October 15, 2010

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Friday, October 15, 2010

People in holes, plus candidates who lie and reporters who recap

When Good News Attacks

The world was transfixed and elated this week by the televised rescue of 33 men who had been trapped for 69 days more than 2000 feet underground in a Chilean mine. It was good news to be sure. Bob explains.

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People in Holes

If there’s one hard-and-fast rule about journalism, it’s that readers, viewers and listeners will respond to stories about people stuck in holes. NPR reporter Mike Pesca looks back on the media magic created when a person is trapped underground.

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Political Lies and the Press

Fibs, fabrications, untruths – call them what you want but why do media seem to care a lot more about some political lies than about others? American Prospect correspondent Paul Waldman thinks he knows why and has developed a few rules for candidates to consider when dealing with ...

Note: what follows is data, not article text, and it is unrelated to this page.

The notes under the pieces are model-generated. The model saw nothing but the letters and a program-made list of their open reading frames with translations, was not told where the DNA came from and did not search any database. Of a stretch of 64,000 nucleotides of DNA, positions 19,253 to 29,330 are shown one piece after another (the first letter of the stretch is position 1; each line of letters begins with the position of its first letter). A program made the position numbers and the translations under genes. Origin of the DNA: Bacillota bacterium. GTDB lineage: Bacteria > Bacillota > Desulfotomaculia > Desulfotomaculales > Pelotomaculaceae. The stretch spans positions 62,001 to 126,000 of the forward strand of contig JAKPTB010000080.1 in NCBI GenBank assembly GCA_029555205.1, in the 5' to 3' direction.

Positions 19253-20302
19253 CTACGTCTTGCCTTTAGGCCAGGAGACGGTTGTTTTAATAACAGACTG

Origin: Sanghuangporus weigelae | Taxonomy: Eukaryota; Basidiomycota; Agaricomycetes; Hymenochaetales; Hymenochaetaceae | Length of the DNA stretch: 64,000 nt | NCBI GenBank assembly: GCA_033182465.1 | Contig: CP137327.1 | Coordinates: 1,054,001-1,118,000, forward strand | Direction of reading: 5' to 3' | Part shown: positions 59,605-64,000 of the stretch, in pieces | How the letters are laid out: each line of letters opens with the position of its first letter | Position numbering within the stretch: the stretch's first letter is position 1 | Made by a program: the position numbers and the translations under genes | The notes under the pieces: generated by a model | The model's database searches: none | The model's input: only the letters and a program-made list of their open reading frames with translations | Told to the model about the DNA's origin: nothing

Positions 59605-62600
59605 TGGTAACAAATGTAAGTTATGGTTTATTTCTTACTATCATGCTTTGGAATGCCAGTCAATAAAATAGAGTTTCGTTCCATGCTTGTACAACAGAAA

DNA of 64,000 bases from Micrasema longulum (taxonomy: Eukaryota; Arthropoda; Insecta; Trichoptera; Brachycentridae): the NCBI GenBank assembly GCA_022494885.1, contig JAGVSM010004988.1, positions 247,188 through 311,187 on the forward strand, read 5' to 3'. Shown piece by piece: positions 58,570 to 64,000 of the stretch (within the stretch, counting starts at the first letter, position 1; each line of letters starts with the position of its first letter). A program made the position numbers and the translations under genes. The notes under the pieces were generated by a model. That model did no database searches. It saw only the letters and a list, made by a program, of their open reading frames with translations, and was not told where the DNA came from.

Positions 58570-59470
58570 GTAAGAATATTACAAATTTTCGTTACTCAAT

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Upton Sinclair and the Modern Media Campaign

Sixty-six years ago Upton Sinclair, muckraking journalist and erstwhile socialist, won the primary for the governorship of California by a landslide. The response from the state's newspapers and the motion picture industry was swift and merciless: they used every trick they could think of to defeat him. Greg ...

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The Art of the Recap

Recapping, the practice of writing snarky, lengthy summaries of TV shows and movies, has exploded in popularity on the web in recent years. Richard Lawson, a recapper for Gawker.com explains his process and the appeal.

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Invasion of the Mind Snatchers

Consumers could buy televisions as early as the 1920s, but the medium didn't really dominate American culture until the 1950s - the era of black and white sitcoms, nuclear families and nuclear weapons. Author Eric Burns' new book, Invasion of the Mind Snatchers, charts not only the rise ...

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